Publication date: May 2018Source: Infant Behavior and Development, Volume 51Author(s): Ann E. Bigelow, Beatrice Beebe, Michelle Power, Anna-Lee Stafford, Julie Ewing, Anna Egleson, Tammy KaminerAbstractThe relations among maternal depression risk, maternal mind-mindedness, and infants’ attachment behavior were longitudinally examined in a community sample of mother-infant dyads. Maternal self-reported depression risk was measured at the infant ages of 6 weeks, 4 months, and 12 months. Maternal mind-mindedness, assessed from mothers’ comments about infants’ mental states (e.g., infants’ thoughts, des...
Source: Infant Behavior and Development - July 5, 2018 Category: Child Development Source Type: research

The Inconsolable Doll Task: Prenatal coparenting behavioral dynamics under stress predicting child cognitive development at 18 months
Publication date: Available online 28 May 2018Source: Infant Behavior and DevelopmentAuthor(s): Dana ShaiAbstractStudies have demonstrated that coparenting can be assessed prenatally through playful observational conditions, including simulated baby enactments. Regrettably, there is a lack of empirical research examining how prenatal coparenting under the emotional stress elicited by the distress of a simulated infant predicts children’s cognitive development. The current longitudinal study introduces a novel procedure—the Inconsolable Doll Task—to assess prenatal coparenting behavioral dynamics under the...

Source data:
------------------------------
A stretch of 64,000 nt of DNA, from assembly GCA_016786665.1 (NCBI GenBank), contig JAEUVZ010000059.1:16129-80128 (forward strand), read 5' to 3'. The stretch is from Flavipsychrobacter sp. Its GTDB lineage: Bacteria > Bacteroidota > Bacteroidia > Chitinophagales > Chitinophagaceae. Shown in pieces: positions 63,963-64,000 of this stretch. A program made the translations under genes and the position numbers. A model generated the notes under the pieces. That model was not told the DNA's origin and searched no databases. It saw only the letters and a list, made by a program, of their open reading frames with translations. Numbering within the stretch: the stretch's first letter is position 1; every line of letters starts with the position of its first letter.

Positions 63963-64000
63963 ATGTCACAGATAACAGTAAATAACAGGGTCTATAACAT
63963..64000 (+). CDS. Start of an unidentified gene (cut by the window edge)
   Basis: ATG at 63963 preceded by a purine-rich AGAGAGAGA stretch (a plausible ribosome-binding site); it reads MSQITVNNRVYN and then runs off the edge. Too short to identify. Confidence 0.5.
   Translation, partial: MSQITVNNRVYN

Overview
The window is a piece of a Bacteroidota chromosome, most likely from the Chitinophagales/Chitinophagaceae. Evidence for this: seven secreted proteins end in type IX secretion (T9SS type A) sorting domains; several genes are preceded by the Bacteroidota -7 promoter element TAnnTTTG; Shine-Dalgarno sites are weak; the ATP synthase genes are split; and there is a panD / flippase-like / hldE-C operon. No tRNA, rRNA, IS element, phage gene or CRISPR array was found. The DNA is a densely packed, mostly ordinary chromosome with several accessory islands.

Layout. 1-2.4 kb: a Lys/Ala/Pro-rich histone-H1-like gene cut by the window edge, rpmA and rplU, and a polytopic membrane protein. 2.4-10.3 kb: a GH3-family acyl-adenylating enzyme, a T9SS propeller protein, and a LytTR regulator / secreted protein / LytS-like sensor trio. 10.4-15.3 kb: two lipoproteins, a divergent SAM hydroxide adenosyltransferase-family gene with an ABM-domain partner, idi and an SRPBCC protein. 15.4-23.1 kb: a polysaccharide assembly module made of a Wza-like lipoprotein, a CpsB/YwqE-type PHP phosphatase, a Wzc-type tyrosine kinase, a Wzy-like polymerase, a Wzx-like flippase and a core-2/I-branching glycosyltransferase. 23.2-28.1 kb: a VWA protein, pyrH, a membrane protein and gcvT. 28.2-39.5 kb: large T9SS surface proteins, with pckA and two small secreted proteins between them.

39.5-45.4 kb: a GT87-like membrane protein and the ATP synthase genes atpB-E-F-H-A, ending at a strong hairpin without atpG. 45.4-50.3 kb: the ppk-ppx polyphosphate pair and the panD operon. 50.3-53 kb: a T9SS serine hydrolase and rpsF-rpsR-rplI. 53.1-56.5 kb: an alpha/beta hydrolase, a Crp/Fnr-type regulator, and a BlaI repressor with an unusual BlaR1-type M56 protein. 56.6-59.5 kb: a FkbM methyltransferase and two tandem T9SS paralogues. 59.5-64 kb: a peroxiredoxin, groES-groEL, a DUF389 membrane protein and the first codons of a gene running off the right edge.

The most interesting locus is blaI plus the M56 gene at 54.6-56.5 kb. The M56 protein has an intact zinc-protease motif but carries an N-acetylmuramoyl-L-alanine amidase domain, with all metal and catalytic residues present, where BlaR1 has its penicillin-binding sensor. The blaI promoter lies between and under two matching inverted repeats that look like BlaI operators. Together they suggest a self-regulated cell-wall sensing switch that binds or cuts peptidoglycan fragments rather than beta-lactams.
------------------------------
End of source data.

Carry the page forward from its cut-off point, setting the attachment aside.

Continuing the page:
Source: Infant Behavior and Development - July 5, 2018 Category: Child Development Source Type: research

Simulation-based research to improve infant health outcomes: Using the infant simulator to prevent infant shaking
Publication date: Available online 11 June 2018Source: Infant Behavior and DevelopmentAuthor(s): Kirsten Bechtel, Ambika Bhatnagar, Marc AuerbachAbstractSimulation is a technique that creates a situation or environment to allow persons to experience a representation of a real event for the purpose of practice, learning, evaluation, testing, or to gain understanding of systems or human actions. We will first provide an introduction to simulation in healthcare and describe the two types of simulation-based research (SBR) in the pediatric population. We will then provide an overview of the use of SBR to improve health outcome...
Source: Infant Behavior and Development - July 5, 2018 Category: Child Development Source Type: research

We cooperated so… now what? Infants expect cooperative partners to share resources
Publication date: August 2018Source: Infant Behavior and Development, Volume 52Author(s): Ying Wang, Annette M.E. HendersonAbstractResearch has demonstrated that an understanding of and engagement in cooperative activities emerges early in life. However, little is known about the expectations infants hold about the consequences of cooperative action. We demonstrate that 14-month-old infants expect that cooperative partners will share the recently attained cooperative goal instead of keeping it for themselves. Interestingly, this prediction does not hold if infants saw the two individuals work towards individual goals. Thes...
Source: Infant Behavior and Development - July 5, 2018 Category: Child Development Source Type: research

Infants’ intermodal numerical knowledge